Statistical analysis: Summary statistics were computed for survivors, non-survivors, endotypes, and treatment arms. For continuous variables, medians and interquartile ranges were determined. When the assumptions of normality were not met, nonparametric tests such as the Kruskal–Wallis rank sum test or Mann–Whitney U test were employed. Categorical values were compared with Pearson’s chi-squared test or Fischer’s Chi-squared test when indicated. Significance was set at a p-value of less than 0.05. Cox Proportional Hazards analysis was employed to evaluate variables found to be statistically significant for mortality on univariate analysis. Kaplan–Meier survival analysis was performed comparing endotype survival outcomes stratified according to corticosteroid administration and HAT therapy. Statistical analysis was performed using SPSS® and R® (IBM. Chicago, Il., R Foundation for Statistical Computing, Vienna, Austria).

3. Ethics Statement

All procedures performed in the study were in accordance with the 1964 Helsinki declaration and its later amendments. Patients’ data were kept confidential, and no patients’ identifiers were included in data files handled for the purposes of this study.

4. Results

We prospectively evaluated host response endotype in 51 consecutive adult patients within 12 h of hospital admission diagnosed with sepsis who were enrolled in the ORANGES trial and consented to have testing for endotype analysis (Table 1) [12,14]. There was a total of 23 patients who received hydrocortisone, ascorbic acid, and thiamine (HAT) therapy, and 28 patients in the control (comparator) group available for analysis. There were 6 patients in the comparator group who received open label corticosteroid therapy at the decision of the intensivist. A total of 23 (45%) went on to mechanical ventilation. Overall, 8 patients (15%) died. Patients progressing to mortality were older p = 0.011, had coronary artery disease [8 (19%) vs. 7 (88%) p < 0.001], were on mechanical ventilation [16 (37%) vs. 7 (88%), p = 0.016], and had higher APACHE IV scores, p = 0.017 (Table 1).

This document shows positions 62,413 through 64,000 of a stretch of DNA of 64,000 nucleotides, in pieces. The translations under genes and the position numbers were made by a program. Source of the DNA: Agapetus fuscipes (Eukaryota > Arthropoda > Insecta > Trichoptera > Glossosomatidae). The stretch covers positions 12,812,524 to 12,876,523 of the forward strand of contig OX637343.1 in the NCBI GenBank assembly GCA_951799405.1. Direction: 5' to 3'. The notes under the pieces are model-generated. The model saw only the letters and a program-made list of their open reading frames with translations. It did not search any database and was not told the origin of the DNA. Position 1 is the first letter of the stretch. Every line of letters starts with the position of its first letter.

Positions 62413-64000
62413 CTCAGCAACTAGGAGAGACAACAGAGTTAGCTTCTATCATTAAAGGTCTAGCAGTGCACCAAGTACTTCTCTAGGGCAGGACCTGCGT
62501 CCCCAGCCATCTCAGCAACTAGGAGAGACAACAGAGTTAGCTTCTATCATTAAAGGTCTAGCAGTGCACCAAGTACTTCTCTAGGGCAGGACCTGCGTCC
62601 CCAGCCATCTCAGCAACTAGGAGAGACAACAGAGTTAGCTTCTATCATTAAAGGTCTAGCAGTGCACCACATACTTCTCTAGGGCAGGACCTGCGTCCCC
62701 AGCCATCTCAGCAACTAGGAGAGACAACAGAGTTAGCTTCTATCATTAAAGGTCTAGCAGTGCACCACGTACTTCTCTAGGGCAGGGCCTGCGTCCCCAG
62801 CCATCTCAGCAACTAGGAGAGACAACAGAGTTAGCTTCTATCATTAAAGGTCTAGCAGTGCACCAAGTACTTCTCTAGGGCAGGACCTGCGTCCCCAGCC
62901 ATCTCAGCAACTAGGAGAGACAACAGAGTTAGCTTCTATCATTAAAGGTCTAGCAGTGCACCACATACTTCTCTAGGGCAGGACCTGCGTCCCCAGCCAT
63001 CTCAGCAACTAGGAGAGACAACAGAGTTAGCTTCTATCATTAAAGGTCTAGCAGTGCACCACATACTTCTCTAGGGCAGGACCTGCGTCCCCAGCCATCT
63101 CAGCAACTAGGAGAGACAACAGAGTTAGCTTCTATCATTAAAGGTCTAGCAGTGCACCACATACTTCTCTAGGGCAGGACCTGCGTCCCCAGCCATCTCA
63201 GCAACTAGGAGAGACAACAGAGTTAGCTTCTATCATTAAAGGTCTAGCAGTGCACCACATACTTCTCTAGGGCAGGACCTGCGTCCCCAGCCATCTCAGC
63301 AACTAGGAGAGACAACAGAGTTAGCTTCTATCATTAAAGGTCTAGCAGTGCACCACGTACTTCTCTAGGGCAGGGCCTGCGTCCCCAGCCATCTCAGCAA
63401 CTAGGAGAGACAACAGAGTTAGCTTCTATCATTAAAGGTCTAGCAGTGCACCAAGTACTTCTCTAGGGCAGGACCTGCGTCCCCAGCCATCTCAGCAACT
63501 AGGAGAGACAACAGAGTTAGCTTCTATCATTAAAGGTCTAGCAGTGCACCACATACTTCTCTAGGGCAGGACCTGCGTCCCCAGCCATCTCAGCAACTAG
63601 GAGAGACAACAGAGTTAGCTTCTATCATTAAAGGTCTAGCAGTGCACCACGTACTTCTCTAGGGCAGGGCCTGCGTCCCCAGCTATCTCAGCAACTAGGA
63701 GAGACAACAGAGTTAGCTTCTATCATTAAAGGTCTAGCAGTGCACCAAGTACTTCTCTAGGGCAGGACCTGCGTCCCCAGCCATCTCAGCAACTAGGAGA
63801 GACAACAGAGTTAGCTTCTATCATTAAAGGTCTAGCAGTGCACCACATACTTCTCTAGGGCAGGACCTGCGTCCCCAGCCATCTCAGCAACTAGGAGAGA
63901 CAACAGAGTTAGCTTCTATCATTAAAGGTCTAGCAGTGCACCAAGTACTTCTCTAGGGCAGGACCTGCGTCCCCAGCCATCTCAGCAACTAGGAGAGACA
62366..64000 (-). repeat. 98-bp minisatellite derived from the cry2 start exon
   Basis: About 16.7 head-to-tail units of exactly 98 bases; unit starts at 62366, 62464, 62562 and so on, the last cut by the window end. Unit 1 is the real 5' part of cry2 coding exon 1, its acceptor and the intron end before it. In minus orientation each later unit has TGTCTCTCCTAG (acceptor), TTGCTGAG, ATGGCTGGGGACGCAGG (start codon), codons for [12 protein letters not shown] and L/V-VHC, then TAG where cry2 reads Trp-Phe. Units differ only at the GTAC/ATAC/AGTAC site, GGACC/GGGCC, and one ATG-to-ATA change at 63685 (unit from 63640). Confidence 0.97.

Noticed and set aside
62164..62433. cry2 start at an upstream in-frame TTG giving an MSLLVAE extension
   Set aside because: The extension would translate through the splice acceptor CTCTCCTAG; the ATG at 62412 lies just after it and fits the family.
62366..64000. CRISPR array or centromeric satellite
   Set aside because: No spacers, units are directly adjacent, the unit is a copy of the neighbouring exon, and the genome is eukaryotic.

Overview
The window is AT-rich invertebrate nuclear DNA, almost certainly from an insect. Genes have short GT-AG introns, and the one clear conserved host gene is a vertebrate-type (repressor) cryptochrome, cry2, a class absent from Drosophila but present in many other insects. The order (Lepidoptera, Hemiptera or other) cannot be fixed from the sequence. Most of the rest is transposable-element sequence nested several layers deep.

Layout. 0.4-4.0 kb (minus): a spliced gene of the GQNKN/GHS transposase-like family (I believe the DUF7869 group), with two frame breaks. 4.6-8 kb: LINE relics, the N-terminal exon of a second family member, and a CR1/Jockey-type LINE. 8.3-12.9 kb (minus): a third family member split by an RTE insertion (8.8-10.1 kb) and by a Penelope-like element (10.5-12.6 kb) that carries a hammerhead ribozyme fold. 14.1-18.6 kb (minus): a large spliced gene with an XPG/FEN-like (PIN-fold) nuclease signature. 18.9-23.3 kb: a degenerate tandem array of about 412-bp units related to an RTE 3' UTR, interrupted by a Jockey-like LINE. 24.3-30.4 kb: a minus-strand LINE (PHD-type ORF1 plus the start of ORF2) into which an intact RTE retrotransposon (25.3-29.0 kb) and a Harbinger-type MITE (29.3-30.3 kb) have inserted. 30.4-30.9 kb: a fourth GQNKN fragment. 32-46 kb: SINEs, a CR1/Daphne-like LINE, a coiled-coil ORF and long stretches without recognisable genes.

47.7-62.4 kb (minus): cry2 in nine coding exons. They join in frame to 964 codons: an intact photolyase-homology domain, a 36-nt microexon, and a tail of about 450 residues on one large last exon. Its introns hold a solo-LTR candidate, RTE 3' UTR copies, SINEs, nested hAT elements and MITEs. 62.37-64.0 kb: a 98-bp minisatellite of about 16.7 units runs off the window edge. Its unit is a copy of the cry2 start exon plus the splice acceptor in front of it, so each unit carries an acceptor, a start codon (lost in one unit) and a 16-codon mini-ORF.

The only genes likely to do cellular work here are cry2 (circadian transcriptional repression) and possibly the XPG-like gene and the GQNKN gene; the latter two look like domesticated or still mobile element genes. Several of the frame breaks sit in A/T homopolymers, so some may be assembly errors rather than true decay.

The previously described peripheral blood-based 33-mRNA endotype classifier (calculated from bloodwork drawn prior to randomization) was used to designate every patient’s host response endotype as one of IE (34%), AE (39%), or CE (27%) [14]. Their clinical characteristics are given in Table 2. We also redemonstrate classifier confidence in identifying AE patients, with some overlap between IE and CE (Supplementary Figure S1).
In keeping with previous large cohorts, we demonstrate that endotype grouping was associated with outcome, with the AE demonstrating a significant decrease in mortality (5%) when compared to both the IE (10%) and the CE (40%), p = 0.032 [3,14]. Kaplan–Meier analysis demonstrated differences in survival outcomes among endotypes (log rank p = 0.026) (Figure 1). Mortality predicted by Apache IV was 29% in IE, 17% in AE and 30% in CE (p = 0.023), and showed negative correlation with AE scores (R = −0.36, p = 0.011) and positive correlation with CE scores (R = 0.40, p = 0.005) (Figure 2)
Unlike previous studies, no difference in age was observed among endotypes in our cohort. The current study shows procalcitonin (not previously studied with sepsis host response endotypes) was highly induced in IE patients, but not in the AE patients (Figure 3). Similarly, the percentage of patients with positive blood cultures was highest in the IE patients (58%) as compared to AE (15%) and CE (15%) patients (p = 0.007).
In this cohort, several factors were significantly associated with mortality, including age, clinical severity (APACHE IV score), mechanical ventilation, the presence of coronary artery disease and the CE score. We employed Cox proportional hazards analysis and showed both coronary artery disease and CE score to be significant predictors of mortality (Hazard ratio (HR) 12.3, 95% CI 1.4–101, p = 0.020 & HR 15.5, 95% CI 1.14–211, p = 0.039, respectively).
We sought to evaluate the relationship between host response endotypes and therapy in the ORANGES study. The following groups were evaluated: all patients, those randomized to HAT (n = 23), a comparator group who received steroids off protocol (n = 6), and a comparator group who did not receive steroids per protocol (n = 22). In general, there were few differences between the groups (Table 3). Kaplan–Meier (KM) survival curves evaluating all subjects revealed a decrease in survival in CE patients (p = 0.026, Figure 1). This effect was also evident in the control group who did not receive corticosteroids (n = 22) (p = 0.002, Figure 4). Similar results were evident in the HAT therapy group and the comparator group who did not receive corticosteroids (n = 45) (p = 0.003, Figure 5A). However, evaluation of KM survival curves in the HAT therapy group showed the decrease in CE group survival previously noted was attenuated (p = 0.18, Figure 5B), suggesting a possible differential effect of corticosteroid and/or HAT therapy on the CE group. Another observation involving the KM survival curves analyzing HAT therapy and the control subjects not receiving corticosteroids (Figure 5A) we noted a small statistically significant decrease survival in the IE subjects. This decrease in survival in the IE group was further accentuated in the KM survival curves of HAT therapy alone (Figure 5B); however, this did not reach statistical significance. Although the number of subjects is small these findings possibly suggest a negative treatment effect of HAT therapy in the IE group.